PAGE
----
Book Reviews

Omega by Jeremy Robinson and Kane Gilmour

omega_book_iconI have so many things that I want to say but I can’t because I don’t want to spoil this amazing novel for anyone.  So no spoilers here.  It’s enough to say that this book takes the team, and a couple of characters in particular, to some very interesting and unexpected places.  Adding to the fun, Omega takes what we know about the series so far— and some of the characters— and just turns all of that on its ear.  There’s some really brilliant stuff that you wouldn’t expect to see surface this far into a well-established series.

Of course we get the requisite gun toting, ass-kicking that we expect from our favorite special-ops team, and a few things are revealed that threaten to make us look back at the earlier books in an entirely different way.
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Warbirds of Mars: Stories of the Fight, by Kane Gilmour and Scott P. Vaughn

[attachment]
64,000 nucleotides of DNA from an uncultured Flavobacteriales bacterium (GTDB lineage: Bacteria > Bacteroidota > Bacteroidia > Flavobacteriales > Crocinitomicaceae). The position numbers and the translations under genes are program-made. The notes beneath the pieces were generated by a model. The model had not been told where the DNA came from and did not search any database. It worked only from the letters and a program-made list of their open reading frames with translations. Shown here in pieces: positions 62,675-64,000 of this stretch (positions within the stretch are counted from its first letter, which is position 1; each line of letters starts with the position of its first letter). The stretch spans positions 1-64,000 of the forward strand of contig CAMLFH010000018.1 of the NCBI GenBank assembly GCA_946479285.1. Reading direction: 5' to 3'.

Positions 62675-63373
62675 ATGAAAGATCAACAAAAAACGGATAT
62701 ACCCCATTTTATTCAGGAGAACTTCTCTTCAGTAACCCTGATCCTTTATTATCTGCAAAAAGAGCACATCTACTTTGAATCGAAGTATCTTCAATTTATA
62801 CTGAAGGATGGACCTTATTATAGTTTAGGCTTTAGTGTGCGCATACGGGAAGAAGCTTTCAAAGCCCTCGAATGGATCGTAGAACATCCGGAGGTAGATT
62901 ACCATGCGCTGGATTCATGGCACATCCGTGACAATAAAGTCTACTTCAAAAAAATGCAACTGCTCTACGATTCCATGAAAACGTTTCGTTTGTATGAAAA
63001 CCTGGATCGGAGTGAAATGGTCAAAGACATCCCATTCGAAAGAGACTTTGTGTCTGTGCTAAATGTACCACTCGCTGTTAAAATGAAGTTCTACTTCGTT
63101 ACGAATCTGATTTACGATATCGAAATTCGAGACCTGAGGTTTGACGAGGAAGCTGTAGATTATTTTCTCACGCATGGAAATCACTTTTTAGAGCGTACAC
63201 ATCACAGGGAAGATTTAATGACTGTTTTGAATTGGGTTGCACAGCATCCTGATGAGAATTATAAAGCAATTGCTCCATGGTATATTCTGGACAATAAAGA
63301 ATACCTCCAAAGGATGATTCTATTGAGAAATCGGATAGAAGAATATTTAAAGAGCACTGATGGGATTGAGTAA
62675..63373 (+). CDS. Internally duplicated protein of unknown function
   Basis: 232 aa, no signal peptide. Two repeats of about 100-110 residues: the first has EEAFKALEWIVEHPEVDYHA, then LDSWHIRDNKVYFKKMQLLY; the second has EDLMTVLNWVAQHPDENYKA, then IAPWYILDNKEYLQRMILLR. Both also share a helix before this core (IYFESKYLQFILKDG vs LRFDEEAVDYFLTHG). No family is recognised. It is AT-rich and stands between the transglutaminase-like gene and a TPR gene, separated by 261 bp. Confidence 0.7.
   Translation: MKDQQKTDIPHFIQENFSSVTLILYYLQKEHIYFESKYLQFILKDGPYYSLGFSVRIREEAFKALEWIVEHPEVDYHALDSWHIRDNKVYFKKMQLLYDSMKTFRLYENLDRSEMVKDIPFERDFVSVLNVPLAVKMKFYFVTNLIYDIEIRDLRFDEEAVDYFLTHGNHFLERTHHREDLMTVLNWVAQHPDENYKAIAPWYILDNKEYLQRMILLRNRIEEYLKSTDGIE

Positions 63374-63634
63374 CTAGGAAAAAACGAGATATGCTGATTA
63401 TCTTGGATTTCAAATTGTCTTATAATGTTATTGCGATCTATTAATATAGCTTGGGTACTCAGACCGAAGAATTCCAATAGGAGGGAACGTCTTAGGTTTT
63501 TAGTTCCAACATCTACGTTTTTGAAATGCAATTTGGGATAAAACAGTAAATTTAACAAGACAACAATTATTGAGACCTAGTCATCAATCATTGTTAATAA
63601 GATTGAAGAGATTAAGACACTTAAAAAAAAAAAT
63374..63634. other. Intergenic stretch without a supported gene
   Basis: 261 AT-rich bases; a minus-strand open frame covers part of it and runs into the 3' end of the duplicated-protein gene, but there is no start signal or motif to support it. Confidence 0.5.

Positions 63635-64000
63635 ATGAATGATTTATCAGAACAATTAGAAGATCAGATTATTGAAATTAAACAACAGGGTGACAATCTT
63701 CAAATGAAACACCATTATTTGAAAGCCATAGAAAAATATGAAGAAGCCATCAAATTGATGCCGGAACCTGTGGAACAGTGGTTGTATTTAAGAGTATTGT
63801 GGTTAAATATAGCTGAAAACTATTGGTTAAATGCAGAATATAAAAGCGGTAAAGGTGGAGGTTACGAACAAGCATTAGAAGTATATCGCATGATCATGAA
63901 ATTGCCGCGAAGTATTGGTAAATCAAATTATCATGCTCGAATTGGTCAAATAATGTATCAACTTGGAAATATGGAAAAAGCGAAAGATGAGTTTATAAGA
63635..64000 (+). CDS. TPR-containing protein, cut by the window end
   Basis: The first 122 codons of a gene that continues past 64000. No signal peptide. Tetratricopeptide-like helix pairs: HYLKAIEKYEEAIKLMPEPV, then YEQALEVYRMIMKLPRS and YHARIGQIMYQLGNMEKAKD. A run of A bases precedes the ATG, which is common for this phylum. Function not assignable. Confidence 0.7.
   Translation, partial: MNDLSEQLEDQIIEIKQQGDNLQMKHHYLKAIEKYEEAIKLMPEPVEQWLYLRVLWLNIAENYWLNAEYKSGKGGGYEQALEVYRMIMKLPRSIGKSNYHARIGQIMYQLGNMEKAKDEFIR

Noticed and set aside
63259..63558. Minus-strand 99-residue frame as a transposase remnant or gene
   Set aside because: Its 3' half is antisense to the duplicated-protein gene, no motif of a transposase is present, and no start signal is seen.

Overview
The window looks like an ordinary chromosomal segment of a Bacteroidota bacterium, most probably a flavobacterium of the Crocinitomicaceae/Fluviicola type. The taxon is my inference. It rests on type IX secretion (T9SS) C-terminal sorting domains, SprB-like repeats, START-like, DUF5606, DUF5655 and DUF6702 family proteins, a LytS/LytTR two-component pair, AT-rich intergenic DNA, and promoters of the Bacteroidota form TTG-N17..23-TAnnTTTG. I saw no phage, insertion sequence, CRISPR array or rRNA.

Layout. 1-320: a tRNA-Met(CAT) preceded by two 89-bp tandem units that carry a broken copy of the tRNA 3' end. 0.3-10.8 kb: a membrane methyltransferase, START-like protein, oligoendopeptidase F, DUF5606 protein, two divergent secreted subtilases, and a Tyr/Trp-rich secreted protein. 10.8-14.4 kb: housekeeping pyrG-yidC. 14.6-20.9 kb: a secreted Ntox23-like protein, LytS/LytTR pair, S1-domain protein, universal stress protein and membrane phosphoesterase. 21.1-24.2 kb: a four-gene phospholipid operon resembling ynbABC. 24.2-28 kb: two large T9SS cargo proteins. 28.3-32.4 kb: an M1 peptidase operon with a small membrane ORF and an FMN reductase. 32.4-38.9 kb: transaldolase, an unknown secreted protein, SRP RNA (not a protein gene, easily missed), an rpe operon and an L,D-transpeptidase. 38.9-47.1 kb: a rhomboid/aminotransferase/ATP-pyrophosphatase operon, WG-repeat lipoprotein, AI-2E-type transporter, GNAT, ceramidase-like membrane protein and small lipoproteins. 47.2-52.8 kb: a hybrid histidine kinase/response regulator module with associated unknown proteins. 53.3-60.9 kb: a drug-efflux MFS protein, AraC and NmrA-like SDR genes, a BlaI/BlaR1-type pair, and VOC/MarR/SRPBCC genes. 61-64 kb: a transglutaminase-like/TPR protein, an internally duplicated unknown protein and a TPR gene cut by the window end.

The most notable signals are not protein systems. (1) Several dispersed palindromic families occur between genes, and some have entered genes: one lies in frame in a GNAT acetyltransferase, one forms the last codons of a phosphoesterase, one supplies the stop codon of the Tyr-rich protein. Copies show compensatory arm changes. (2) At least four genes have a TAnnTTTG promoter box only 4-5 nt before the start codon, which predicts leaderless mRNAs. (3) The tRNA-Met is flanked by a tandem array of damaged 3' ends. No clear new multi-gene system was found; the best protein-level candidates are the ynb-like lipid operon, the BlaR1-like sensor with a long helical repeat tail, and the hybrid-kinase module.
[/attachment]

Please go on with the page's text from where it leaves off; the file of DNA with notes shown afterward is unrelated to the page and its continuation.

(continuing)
warbirds_iconI picked up Warbirds of Mars: Stories of the Fight without knowing exactly what to expect.  It’s a collection of short stories that are all set in the same world, each written by a different talented author.  Additionally, the book contains some outstanding original artwork that was inspired by each story.  Together they make for a unique and engaging experience.  And while I wasn’t sure what I was getting into when I started reading this nearly 500 page novel, it was a book that surpassed even my wildest expectation.

Warbirds of Mars began as a web comic.  Stories of the Fight marks a substantial change in format for the content, but one that serves the story at least as well as any comic.  Warbirds of Mars takes place in a world where an alien force invaded Earth in the middle of World War II.  At that point, history as we know is shifts from all that we know to have been true.  Nazis side with the alien invading force while much of the free world struggles to remain free from enslavement or outright extermination.  Along the way, a resistance force rises up to bring the battle to both the Martians and the fascist regime.  They call themselves the Martian Killers— a larger than life, comic book like group of resistance fighters who champion mankind’s rebellion against an enemy equipped with superior technology and manpower.